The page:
After carefully considering the papers submitted and the applicable law the
motion is disposed of as follows:
In order to determine an application for permission to serve and file a late
claim, the Court must consider, "among other factors," the six factors set
forth in §10(6) of the Court of Claims Act. The factors stated therein
are: (1) whether the delay in filing the claim was excusable; (2) whether the
State had notice of the essential facts constituting the claim; (3) whether the
State had an opportunity to investigate the circumstances underlying the claim;
(4) whether the claim appears meritorious; (5) whether substantial prejudice
resulted from the failure to timely file and the failure to serve upon the
Attorney General a timely claim or notice of intention to file a claim; and (6)
whether any other remedy is available.
Court is afforded considerable discretion in determining whether to permit the
late filing of a claim. See, e.g.
, Matter of Gavigan v State of New
, 176 AD2d 1117, 1118 (3d Dept 1991). The presence or absence of any
particular factor is not dispositive Bay Terrace Coop. Section IV, Inc. v
New York State Employees' Retirement System Policemen's & Firemen's
, 55 NY2d 979, 981 (1982); Broncati v State of New
, 288 AD2d 172 (2d Dept 2001).
Additionally, the motion must be timely brought in order to allow that a late
claim be filed "...at any time before an action asserting a like claim against a
citizen of the state would be barred under the provisions of article two of the
civil practice law and rules...." § 10(6) Court of Claims Act. Here, the
applicable statute of limitations is three (3) years, thus the motion is timely.
Civil Practice Law and Rules §214.
A claim appears to be "meritorious" within the meaning of the statute if it is
not patently groundless, frivolous or legally defective and a consideration of
the entire record indicates that there is reasonable cause to believe that a
valid cause of action exists. Matter of Santana v New York State Thruway
Auth., 92 Misc 2d 1 (Ct Cl 1977). Claimant need not establish a prima
facie case at this point, but rather the appearance of merit. See,
e.g., Jackson v State of New York, Ct Cl, Claim No. NONE, Motion No.
M-64481, Midey, J., February 19, 2002.
The proposed claim provides that on July 7, 2000 at approximately 8:00 a.m.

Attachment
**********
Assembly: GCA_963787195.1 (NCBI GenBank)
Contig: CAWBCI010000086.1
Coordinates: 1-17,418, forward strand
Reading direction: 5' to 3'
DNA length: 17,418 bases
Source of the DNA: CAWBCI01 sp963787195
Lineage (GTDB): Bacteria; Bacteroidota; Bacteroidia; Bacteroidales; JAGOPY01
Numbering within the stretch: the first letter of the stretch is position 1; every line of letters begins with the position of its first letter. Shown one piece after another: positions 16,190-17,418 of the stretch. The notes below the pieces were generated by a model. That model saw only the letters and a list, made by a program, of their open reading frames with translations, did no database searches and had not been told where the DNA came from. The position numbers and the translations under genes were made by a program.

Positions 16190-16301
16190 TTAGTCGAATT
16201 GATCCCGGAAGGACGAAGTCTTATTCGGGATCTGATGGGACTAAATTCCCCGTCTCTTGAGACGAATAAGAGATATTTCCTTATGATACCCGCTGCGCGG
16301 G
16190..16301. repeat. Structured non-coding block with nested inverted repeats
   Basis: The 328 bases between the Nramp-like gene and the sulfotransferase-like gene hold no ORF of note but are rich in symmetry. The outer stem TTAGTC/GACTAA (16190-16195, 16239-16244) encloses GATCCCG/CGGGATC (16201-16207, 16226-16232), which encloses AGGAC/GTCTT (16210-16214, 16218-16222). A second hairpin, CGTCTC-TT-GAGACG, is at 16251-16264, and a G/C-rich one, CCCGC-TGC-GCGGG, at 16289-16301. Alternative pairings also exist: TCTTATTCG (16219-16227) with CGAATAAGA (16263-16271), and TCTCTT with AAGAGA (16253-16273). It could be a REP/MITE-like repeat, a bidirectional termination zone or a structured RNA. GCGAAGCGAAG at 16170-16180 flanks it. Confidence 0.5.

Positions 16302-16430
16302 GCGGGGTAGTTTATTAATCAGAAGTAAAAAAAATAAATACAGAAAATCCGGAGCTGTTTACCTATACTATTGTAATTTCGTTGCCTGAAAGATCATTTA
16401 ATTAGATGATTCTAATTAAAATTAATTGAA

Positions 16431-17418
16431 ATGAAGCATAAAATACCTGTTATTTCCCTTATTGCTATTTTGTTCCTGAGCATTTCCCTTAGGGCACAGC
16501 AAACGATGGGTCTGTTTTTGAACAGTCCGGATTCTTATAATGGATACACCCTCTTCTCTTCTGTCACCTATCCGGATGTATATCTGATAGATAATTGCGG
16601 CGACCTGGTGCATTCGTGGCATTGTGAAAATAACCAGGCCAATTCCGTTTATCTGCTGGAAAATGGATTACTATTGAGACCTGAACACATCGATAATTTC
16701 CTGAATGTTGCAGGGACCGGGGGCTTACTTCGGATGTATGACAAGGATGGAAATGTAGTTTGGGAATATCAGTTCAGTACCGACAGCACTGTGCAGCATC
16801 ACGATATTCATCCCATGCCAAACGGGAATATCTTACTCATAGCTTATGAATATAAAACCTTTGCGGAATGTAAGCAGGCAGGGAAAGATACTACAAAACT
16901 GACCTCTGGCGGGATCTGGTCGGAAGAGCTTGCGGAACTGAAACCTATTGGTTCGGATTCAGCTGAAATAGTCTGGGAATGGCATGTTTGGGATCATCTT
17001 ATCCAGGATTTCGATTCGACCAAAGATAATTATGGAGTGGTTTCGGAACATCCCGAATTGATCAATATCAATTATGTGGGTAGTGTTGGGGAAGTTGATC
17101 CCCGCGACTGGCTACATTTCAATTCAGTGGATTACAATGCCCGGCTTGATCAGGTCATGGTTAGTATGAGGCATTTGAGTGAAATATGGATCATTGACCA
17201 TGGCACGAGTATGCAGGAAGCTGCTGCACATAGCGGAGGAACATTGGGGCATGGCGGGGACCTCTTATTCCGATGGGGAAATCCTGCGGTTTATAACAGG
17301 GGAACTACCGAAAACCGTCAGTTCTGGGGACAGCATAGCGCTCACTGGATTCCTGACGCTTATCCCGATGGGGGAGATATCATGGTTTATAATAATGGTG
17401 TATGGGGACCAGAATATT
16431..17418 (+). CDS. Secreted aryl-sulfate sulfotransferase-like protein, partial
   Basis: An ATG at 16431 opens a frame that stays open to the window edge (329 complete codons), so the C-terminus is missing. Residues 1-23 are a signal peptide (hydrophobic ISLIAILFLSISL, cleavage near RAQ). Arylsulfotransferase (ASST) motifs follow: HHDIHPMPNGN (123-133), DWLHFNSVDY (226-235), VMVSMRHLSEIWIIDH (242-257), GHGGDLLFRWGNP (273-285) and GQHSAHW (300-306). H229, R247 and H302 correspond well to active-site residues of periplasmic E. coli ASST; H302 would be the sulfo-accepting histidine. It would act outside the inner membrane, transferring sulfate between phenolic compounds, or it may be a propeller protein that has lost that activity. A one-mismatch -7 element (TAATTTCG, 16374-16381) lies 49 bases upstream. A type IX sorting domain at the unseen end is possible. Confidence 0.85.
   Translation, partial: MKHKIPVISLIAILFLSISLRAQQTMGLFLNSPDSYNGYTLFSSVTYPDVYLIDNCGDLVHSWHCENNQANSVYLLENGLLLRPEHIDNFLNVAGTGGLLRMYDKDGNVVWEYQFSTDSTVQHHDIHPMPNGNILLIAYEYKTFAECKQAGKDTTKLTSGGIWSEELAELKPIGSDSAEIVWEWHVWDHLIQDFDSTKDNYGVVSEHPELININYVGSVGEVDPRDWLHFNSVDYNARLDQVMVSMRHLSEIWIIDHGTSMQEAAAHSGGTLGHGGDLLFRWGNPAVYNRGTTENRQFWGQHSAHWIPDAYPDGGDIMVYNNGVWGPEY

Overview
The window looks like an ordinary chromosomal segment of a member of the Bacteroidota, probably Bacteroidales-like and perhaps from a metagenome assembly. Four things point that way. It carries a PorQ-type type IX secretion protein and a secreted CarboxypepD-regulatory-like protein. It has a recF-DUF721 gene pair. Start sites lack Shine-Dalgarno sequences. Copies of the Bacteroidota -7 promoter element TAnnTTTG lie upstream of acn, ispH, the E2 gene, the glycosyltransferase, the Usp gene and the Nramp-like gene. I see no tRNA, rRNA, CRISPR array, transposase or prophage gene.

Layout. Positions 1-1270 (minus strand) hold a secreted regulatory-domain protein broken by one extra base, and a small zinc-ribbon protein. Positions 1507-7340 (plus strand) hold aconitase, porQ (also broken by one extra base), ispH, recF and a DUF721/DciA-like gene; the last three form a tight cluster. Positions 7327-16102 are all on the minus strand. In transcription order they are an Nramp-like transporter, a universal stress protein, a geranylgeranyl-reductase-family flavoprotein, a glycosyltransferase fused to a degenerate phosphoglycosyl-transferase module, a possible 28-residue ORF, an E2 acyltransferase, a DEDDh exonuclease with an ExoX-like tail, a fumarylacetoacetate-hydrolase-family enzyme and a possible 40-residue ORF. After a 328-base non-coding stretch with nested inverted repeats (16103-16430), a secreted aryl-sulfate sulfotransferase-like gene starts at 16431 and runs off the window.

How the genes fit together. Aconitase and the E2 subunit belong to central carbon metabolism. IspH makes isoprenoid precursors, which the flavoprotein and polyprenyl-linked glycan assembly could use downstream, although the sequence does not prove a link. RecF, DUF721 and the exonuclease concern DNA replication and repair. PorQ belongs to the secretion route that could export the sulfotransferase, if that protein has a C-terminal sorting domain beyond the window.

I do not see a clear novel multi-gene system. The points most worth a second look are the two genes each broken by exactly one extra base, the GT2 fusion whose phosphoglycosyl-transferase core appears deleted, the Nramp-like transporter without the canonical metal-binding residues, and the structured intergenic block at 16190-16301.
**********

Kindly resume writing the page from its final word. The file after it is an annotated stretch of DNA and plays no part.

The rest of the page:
Linda Rodriguez Wancel, the claimant herein, tripped and fell on the sidewalk in
front of New York City Technical College, a division of the City University of
New York (hereafter CUNY), at 300 Jay Street, between Tillary Street and Tech
Place, in Kings County, New York. The affidavit of Claimant's surveyor, Gerald
T. O'Buckley, P.L.S. attests that the location of the portion of the sidewalk
upon which Claimant fell falls within the property line of the premises known as
300 Jay Street, owned by the fee owner and/or New York City Technical College.
An incident report apparently
prepared by personnel from the New York City Technical College Department of
Public Safety, describing the weather as "clear" and "70
", confirms the occurrence of the accident, and Claimant's transport to
Lutheran Hospital for treatment for a scraped left knee and scraped palms.
Notices of Claim were filed with the City of New York, the Dormitory Authority
of the State of New York (hereafter Dormitory Authority), and New York City
Technical College. [Exhibits B and C]. A lawsuit was commenced against the City
of New York and the Dormitory Authority in Kings County Supreme Court, and
appears to have been dismissed as against the Dormitory Authority by Order
entered upon motion for summary judgment on February 10, 2003. [Exhibit M]. In
an affidavit submitted in support of the motion for summary judgment, the
Managing Assistant Counsel for the Dormitory Authority notes that title to the
premises would eventually be conveyed to the City of New York as required by
Public Authorities Law §180.2.d(2)(b), upon cessation of CUNY's activities
there, or upon payment of the bonds issued to finance the facilities. [Exhibit
K, Durkin Affidavit ¶5]. A lease agreement dated 1994 provides that CUNY be
responsible for maintenance of the premises. [Exhibit J]. Another Dormitory
Authority employee, Claude Zamor, also states that "the maintenance of the
sidewalk was and is the responsibility of the New York City Technical College."
[Exhibit L. Zamor Affidavit ¶2].
In her affidavit, Claimant indicates that she tripped on a raised slab of
sidewalk, and describes the height differential between one slab and the
adjacent slab as exceeding one inch. [Exhibit H]. Photographs depicting the
location of the accident are included as exhibits to her affidavit. [Id].
Nicholas Bellizzi, a civil engineer, states in his affidavit that within a
reasonable degree of engineering certainty the height differential depicted in
the photographs presented a tripping hazard to those using the sidewalk; and
that the height differential between the two concrete slabs is "substantial."
Alvin M. Bregman, her treating orthopedic surgeon, first saw Claimant in